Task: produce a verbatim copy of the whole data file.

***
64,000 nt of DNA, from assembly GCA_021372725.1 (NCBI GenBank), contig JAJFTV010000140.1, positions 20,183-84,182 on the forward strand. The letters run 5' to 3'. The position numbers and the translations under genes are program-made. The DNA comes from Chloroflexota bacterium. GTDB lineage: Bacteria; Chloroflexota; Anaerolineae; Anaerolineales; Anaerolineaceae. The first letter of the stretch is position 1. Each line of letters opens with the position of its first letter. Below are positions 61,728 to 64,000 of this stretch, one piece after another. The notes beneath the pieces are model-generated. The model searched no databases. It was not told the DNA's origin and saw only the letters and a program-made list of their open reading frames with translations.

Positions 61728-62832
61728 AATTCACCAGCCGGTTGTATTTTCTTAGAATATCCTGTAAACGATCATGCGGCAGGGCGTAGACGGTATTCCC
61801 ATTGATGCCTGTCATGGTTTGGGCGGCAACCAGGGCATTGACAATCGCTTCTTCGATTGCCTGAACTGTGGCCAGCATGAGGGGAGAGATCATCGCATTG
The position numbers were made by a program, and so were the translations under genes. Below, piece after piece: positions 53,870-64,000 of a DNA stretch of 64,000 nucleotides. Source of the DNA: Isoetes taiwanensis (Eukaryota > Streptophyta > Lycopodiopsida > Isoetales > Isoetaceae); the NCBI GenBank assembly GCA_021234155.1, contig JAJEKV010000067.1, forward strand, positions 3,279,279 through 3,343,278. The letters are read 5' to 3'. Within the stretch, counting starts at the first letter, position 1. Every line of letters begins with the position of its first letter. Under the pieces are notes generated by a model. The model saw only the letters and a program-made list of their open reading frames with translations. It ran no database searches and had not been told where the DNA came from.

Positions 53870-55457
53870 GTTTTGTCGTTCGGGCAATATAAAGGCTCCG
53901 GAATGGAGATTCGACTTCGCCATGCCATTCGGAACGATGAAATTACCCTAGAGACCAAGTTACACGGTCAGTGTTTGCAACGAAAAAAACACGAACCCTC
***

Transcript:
64,000 nt of DNA, from assembly GCA_021372725.1 (NCBI GenBank), contig JAJFTV010000140.1, positions 20,183-84,182 on the forward strand. The letters run 5' to 3'. The position numbers and the translations under genes are program-made. The DNA comes from Chloroflexota bacterium. GTDB lineage: Bacteria; Chloroflexota; Anaerolineae; Anaerolineales; Anaerolineaceae. The first letter of the stretch is position 1. Each line of letters opens with the position of its first letter. Below are positions 61,728 to 64,000 of this stretch, one piece after another. The notes beneath the pieces are model-generated. The model searched no databases. It was not told the DNA's origin and saw only the letters and a program-made list of their open reading frames with translations.

Positions 61728-62832
61728 AATTCACCAGCCGGTTGTATTTTCTTAGAATATCCTGTAAACGATCATGCGGCAGGGCGTAGACGGTATTCCC
61801 ATTGATGCCTGTCATGGTTTGGGCGGCAACCAGGGCATTGACAATCGCTTCTTCGATTGCCTGAACTGTGGCCAGCATGAGGGGAGAGATCATCGCATTG
The position numbers were made by a program, and so were the translations under genes. Below, piece after piece: positions 53,870-64,000 of a DNA stretch of 64,000 nucleotides. Source of the DNA: Isoetes taiwanensis (Eukaryota > Streptophyta > Lycopodiopsida > Isoetales > Isoetaceae); the NCBI GenBank assembly GCA_021234155.1, contig JAJEKV010000067.1, forward strand, positions 3,279,279 through 3,343,278. The letters are read 5' to 3'. Within the stretch, counting starts at the first letter, position 1. Every line of letters begins with the position of its first letter. Under the pieces are notes generated by a model. The model saw only the letters and a program-made list of their open reading frames with translations. It ran no database searches and had not been told where the DNA came from.

Positions 53870-55457
53870 GTTTTGTCGTTCGGGCAATATAAAGGCTCCG
53901 GAATGGAGATTCGACTTCGCCATGCCATTCGGAACGATGAAATTACCCTAGAGACCAAGTTACACGGTCAGTGTTTGCAACGAAAAAAACACGAACCCTC